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Mexican Hiatus on Soaring Limestone Walls in February

(all pho­tos Jere­my Allyn and Mark Gunlogson)

No hay, no hay” the señori­ta keep say­ing, no hay” as we begged for more blan­kets. My Span­ish might have been a lit­tle rusty, but I usu­al­ly know what no” means. The hay” part I still have no idea, but it prob­a­bly referred to the fact that all the oth­er climbers and campers at La Posa­da had what was left of the blankets. 

That night, the sec­ond of our week-long rock climb­ing trip to Potrero Chico, Mex­i­co — the 2010 Moun­tain Mad­ness staff retreat” — was as cold as any of my worst bivouacs in the North Cas­cades or a friend­ly sum­mit day on Denali.

As Mex­i­co City set record lows, and snow hit south­ern Texas, our con­crete Casa Grande turned into an insuf­fer­able ice box. Curled up in the fetal posi­tion under a sheet and one thread­bare cot­ton blan­ket, I had every stitch of cloth­ing I had brought, and it was clear­ly not enough. We were bun­dled up in all the clothes that our part­ner Helly Hansen had pro­vid­ed us for the trip, includ­ing mul­ti­ple base lay­ers, soft shell pants, puffy jack­ets, wool hats, and soft­shell jack­ets with hoods pulled tight. This is sup­posed to be Mex­i­co…” became the mantra of the night. This is sup­posed to be Mexico…”

The next morn­ing I watched with a unique blend of agony, aston­ish­ment, and com­pa­ny pride as Moun­tain Mad­ness pres­i­dent Mark Gun­log­son put the drapes back up over the kitchen win­dows. What the…? Did you sleep under those?” Look­ing back I don’t know why I was so shocked. Twen­ty five years of for­eign trav­el, count­less Himalayan and South Amer­i­can expe­di­tions, and a youth of dirt-bag­ging it in Yosemite had giv­en him spe­cial skills. Insu­la­tion, man,” he said with a chuck­le. Insu­la­tion.”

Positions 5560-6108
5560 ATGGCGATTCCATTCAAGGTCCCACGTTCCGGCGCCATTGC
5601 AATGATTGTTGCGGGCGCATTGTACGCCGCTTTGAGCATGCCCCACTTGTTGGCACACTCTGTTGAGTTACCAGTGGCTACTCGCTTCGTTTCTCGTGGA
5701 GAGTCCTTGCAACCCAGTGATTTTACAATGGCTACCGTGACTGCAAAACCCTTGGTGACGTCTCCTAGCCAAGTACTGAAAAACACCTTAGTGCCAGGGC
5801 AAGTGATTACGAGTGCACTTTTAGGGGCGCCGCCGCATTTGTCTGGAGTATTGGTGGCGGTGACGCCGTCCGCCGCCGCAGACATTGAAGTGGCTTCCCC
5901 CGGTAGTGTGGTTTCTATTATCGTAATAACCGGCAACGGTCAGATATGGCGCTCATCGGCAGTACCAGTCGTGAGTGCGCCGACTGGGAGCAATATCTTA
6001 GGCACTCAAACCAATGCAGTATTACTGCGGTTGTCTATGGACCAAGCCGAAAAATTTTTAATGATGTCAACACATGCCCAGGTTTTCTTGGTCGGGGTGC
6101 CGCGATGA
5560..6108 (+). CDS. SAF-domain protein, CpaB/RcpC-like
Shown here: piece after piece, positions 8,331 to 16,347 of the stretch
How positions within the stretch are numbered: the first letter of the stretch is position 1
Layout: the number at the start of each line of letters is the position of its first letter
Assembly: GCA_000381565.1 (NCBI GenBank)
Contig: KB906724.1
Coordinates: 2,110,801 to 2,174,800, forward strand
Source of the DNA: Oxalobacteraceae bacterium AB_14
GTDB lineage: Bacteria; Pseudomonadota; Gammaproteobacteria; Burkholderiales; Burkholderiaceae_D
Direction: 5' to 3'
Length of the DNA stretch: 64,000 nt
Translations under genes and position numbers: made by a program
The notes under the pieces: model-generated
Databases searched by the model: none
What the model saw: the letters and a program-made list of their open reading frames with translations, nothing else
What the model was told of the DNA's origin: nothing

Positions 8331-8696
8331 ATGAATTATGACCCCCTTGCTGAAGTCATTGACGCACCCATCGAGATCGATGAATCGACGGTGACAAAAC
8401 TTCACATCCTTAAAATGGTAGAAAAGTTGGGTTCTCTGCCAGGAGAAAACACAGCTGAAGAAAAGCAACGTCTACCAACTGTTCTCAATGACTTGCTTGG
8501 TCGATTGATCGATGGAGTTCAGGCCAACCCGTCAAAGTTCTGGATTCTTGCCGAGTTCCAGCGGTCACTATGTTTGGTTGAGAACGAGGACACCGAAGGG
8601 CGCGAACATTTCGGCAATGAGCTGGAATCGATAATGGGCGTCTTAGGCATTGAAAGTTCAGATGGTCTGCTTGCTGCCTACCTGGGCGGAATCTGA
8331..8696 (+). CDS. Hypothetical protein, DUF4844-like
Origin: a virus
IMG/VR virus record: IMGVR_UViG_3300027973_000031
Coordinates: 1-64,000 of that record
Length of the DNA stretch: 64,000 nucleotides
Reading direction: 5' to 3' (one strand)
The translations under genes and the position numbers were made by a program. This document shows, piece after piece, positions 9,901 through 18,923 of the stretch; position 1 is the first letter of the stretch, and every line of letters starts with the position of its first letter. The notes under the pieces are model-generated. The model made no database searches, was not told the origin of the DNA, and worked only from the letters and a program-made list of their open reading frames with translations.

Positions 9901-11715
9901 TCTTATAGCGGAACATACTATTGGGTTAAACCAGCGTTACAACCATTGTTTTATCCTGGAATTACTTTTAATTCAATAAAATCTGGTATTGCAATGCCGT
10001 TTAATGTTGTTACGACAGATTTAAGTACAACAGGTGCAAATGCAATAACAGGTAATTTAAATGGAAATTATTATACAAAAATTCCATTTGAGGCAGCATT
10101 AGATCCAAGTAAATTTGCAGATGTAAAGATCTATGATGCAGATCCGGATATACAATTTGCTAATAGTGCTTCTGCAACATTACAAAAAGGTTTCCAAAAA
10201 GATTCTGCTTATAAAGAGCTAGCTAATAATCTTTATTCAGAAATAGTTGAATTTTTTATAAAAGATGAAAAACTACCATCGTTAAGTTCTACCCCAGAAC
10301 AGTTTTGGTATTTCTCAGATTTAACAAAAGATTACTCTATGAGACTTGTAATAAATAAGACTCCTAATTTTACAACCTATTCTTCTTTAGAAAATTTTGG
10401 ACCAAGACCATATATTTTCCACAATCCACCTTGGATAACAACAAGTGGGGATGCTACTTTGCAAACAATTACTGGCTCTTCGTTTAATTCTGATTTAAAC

Of course we were in Mex­i­co and it did warm up. By mid-week the sun and warmth that we so long­ing­ly hoped for those first few days quick­ly become things to avoid. Temps rose, limbs loos­ened, and cliffs were climbed in good style. 

With its bul­let-hard lime­stone, super long bolt-pro­tect­ed climbs, and fan­tas­tic (almost alpine) ambiance, Potrero Chico has become a world-class rock climb­ing venue since its devel­op­ment over the last twen­ty years. While most of the north­ern hemi­sphere is slid­ing on snow dur­ing the win­ter months, routes like Space Boyz, Time Wave Zero, and Sendero Lumi­noso draw tal­ent­ed and moti­vat­ed climbers look­ing for sun and a climb­ing fix- and there are plen­ty of mod­er­ates in the 5.8−5.9 range. The walls are huge and fun and every­thing is with­in walk­ing dis­tance. Cac­ti, Mari­achi music, tequi­la and tacos pro­vide local fla­vor. And the friend­ly locals are offer up smiles and a ride into town at every turn.

So, if you are look­ing to escape the win­ter dol­drums next year, take a 70 meter rope, 25 quick­draws, com­fort­able rock shoes, and fly south to Mex­i­co. We’d also be hap­py to set up a cus­tom trip there for you to join us with one of our guides. And I might be going out on a limb here, but along with your san­dals and swim suit, it might be a good idea to thrown in a down jack­et as well!